When I was younger, probably around 6 or 7, my mother would draw a puzzle on the church bulletin to keep me occupied and quiet. She’d draw three boxes on top of three boxes, separated by some space. The first row of boxes would have a different name of a person inside each one, the second row of boxes would have three necessities, in today’s society anyway. Usually, water, power, oil, etc. The goal of the puzzle was to connect all three people to all three things they needed without crossing any lines. I loved this puzzle, but I could never solve it.
I hadn’t thought about this puzzle in a very long time when I remembered it during my accounting lecture the other day. I drew it on a friend’s notes next to me and scribbled the directions. He quickly took the distraction and ran with it, getting frustrated very easily when he couldn’t solve it. I’m sure I responded the same dozens of times.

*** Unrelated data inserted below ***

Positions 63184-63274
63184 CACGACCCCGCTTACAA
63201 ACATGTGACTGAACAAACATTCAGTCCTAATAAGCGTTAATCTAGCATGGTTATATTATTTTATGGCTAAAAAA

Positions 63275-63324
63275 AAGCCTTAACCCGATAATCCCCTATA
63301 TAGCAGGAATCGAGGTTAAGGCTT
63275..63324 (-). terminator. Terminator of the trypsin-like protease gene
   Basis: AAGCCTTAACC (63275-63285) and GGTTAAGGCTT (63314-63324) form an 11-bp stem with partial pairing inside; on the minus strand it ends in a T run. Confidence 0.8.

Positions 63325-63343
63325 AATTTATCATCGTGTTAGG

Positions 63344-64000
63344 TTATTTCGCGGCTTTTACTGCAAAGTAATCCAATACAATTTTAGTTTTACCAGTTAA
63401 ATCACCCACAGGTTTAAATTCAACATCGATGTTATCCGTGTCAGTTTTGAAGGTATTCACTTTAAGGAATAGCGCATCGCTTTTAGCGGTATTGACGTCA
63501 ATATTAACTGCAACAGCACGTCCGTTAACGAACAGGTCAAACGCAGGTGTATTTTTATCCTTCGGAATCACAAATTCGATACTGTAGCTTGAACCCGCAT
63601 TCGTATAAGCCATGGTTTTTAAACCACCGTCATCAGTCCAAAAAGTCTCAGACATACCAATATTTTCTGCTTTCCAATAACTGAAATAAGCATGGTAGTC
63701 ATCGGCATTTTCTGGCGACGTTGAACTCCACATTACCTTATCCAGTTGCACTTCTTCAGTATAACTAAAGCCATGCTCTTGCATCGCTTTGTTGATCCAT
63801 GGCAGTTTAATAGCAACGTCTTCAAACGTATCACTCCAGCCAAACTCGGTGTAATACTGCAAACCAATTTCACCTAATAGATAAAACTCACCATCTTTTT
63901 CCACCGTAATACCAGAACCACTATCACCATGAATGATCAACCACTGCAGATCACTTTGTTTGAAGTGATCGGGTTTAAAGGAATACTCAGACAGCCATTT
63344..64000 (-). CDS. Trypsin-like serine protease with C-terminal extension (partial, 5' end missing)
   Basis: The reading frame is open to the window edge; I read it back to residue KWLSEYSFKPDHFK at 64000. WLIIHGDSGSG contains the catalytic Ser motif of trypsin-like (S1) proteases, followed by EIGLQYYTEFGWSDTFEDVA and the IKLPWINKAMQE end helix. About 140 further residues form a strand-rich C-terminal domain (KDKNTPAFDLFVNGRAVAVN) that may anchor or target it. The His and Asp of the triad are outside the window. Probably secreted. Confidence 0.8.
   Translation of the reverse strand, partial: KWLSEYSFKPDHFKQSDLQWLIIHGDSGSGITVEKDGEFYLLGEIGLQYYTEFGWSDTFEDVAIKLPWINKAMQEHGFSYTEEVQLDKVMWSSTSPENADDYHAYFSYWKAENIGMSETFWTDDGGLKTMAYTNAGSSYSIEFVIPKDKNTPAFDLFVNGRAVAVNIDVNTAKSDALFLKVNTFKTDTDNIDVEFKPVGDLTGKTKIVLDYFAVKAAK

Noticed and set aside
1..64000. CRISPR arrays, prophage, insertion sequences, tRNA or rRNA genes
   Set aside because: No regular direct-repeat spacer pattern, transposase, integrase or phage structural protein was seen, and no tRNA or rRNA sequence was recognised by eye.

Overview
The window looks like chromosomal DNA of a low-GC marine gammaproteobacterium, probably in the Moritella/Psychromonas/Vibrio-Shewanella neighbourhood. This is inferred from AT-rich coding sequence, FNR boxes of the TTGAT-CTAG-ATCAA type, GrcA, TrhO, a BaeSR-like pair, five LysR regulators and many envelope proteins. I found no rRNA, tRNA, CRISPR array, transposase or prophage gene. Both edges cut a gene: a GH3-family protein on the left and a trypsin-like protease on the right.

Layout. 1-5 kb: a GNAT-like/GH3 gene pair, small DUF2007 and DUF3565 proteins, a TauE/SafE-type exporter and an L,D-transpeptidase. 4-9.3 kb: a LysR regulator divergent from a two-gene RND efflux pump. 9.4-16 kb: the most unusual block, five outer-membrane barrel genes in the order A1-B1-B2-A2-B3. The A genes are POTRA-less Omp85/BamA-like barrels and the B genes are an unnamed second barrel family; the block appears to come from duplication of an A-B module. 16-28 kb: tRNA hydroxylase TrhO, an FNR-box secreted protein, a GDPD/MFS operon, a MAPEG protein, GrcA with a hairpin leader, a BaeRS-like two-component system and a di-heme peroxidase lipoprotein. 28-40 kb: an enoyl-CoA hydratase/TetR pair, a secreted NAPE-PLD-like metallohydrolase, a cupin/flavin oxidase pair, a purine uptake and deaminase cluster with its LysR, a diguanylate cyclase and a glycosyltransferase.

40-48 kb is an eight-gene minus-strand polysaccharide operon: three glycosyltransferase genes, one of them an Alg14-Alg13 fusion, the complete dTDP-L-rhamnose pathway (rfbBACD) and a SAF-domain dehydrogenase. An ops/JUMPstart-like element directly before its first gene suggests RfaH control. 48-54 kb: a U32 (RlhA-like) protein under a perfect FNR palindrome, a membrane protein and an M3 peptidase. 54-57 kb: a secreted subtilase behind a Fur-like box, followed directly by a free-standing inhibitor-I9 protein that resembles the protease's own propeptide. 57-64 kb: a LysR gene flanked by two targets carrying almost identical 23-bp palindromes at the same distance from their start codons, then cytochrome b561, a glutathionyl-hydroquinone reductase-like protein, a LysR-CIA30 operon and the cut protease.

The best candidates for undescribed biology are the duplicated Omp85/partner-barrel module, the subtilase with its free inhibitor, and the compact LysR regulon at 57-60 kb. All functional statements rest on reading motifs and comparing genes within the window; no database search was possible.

I’ve spent my entire life thinking this puzzle was unsolvable. I called my mother last night and she didn’t know there was a solution either. Though, with one little Google search of “three boxes connected to three boxes” I discovered that the puzzle was called the 3 Cottage Problem. It’s a thousand year old math problem that has one 2D solution. One solution to connect three things to three people.
Now, the philosophical part of me wants to write this problem off as a simple way of saying that you can’t make everyone happy. Though, now that I know there is a solution that really can’t be said. Another part of me wants to think that I can please everyone in a thousand different ways, easily, but that’s just not true. “Everybody’s a critic” has never been truer than in today’s society. We have discrimination, judgement, and even passive criticism from just about everyone in our lives and it’s very easy to let that define us. I’m guilty of it as I would suspect we all are from time to time. I’d challenge you to give up on the Three Cottage Problem. I mean, make sure that you’re giving attention to those three people whom are important to you, but don’t get too wrapped up in making others happy that you can’t cross over and support yourself.